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Friday, April 14, 2017

Pompeii by Robert Harris; narrated by John Lee (2003)

I read this book once before; I'm downgrading my review considerably.  On Goodreads, I had called this book "excellent" and marked it as "fiction I have loved" - but I think the auditory experience wasn't kind to Robert Harris's Pompeii.  I thought the plot was ridiculous in a disaster movie kind of way.  When Time Ran Out was this volcano disaster movie from 1980 (I had to Wikipedia the title) and all I could think of while I listened to John Lee narrate was Pat Morita of Happy Days fame falling into a lava pit.  The plot is remarkably similar, and that's not a good thing.  Harris hit all the tropes of the disaster movie; all that's missing is Shelley Winters.  Titanic came to mind several times too.  Why we needed a cheeseball love interest was beyond me, other than the fact that sometimes authors write books with movies in mind, and having Pompeii as a backdrop to a cheeseball love story makes a pretty film treatment.  I read this book before I blogged, so I have no idea why I liked it so much, but this time around, I was overwhelmed by underwhelmingness.  John Lee made several characters sound like Jason Statham, which drove me nuts too.


PompeiiPompeii by Robert   Harris
My rating: 2 of 5 stars

I read this book once before; I'm downgrading my review considerably. I previously had marked this book "excellent" and as "fiction I have loved" - but I think the auditory experience wasn't kind to Robert Harris's Pompeii. I thought the plot was ridiculous in a disaster movie kind of way. When Time Ran Out was this volcano disaster movie from 1980 (I had to Wikipedia the title) and all I could think of while I listened to John Lee narrating was Pat Morita of Happy Days fame falling into a lava pit. The plot is remarkably similar, and that's not a good thing. Harris hit all the tropes of the disaster movie; all that's missing is Shelley Winters.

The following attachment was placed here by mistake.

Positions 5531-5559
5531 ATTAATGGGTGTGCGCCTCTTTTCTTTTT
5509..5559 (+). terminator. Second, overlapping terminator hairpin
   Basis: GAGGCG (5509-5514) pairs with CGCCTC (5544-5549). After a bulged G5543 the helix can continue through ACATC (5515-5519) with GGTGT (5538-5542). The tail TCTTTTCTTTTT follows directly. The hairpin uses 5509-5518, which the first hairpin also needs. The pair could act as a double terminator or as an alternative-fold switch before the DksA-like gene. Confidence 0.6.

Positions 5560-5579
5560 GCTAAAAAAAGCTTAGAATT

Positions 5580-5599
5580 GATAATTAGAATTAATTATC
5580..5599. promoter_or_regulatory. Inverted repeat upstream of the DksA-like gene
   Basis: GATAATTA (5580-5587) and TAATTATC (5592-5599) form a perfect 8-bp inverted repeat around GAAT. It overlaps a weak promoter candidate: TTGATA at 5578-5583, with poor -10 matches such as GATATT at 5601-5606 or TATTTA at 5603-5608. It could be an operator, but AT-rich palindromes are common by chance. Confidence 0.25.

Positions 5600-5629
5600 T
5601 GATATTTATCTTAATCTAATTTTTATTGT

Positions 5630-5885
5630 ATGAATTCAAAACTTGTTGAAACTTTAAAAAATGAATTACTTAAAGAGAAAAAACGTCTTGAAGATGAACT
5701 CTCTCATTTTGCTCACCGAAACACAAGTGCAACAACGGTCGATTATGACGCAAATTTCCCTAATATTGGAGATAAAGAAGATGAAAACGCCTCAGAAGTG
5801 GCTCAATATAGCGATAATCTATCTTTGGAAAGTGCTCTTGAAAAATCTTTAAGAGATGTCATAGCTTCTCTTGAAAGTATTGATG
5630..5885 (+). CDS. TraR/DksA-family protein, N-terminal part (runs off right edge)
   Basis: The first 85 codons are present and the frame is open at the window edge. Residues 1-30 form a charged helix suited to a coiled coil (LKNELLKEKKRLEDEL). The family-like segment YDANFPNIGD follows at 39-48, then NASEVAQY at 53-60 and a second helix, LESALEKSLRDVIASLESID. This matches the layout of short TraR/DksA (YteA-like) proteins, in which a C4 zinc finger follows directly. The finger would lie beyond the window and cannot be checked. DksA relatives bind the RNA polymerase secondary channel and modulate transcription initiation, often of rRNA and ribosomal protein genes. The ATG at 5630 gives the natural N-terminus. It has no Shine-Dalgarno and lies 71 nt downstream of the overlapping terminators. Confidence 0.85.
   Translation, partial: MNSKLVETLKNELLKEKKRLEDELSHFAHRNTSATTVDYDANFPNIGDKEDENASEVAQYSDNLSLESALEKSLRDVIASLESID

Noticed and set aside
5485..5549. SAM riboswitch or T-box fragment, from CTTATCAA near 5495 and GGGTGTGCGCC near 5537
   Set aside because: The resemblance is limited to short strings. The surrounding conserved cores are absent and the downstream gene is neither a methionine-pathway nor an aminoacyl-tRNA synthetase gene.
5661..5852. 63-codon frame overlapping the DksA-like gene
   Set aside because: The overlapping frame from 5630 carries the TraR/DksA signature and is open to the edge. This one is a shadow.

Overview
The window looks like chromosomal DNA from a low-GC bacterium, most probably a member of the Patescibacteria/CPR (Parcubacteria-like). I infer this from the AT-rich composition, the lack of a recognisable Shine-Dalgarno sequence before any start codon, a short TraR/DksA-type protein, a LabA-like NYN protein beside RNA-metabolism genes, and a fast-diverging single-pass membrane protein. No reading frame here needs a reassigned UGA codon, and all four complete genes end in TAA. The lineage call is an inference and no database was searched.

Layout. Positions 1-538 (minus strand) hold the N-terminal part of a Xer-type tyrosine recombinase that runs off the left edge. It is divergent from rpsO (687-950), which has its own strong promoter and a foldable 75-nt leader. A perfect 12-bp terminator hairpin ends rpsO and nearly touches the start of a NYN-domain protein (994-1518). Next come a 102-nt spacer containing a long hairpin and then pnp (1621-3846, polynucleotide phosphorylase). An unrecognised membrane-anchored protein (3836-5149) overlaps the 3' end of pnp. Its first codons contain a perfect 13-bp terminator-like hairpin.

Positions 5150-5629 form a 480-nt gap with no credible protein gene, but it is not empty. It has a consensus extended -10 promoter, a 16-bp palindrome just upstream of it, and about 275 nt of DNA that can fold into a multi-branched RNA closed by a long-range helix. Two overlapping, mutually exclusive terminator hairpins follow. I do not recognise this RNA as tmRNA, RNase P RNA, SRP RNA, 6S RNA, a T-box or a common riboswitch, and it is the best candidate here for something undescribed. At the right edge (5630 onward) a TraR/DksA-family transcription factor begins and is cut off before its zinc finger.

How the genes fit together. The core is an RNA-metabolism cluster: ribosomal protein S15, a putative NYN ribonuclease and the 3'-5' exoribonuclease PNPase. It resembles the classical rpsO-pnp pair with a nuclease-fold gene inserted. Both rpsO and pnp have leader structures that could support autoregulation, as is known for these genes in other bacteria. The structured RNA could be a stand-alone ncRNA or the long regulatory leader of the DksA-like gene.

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Friday, April 7, 2017

The Confessions of Young Nero by Margaret George (2017)

The first book Margaret George wrote was The Autobiography of Henry VIII: With Notes by His Fool, Will Somers (1986).  I probably first read this book in the early 1990s.  The last time I read it was in 2004; my Goodreads review (which was added later than that) reads:   "The ultimate story of a middle aged man's midlife crisis." I only include that because it's true, and it's funny in a pithy way.  I do not know if I read Alison Weir's Tudor histories (real stuff) or Margaret George's fictional account first.  I know that I wrote a (dumb) short story about Anne Boleyn's last night in prison before her beheading in my college creative writing class that is completely derivative.  So by fall of 1992, I was already a fan of the Tudors. That's in large part due to Margaret George.  I really enjoyed that first novel of hers, and I've read it multiple times.

I've never liked another Margaret George book since.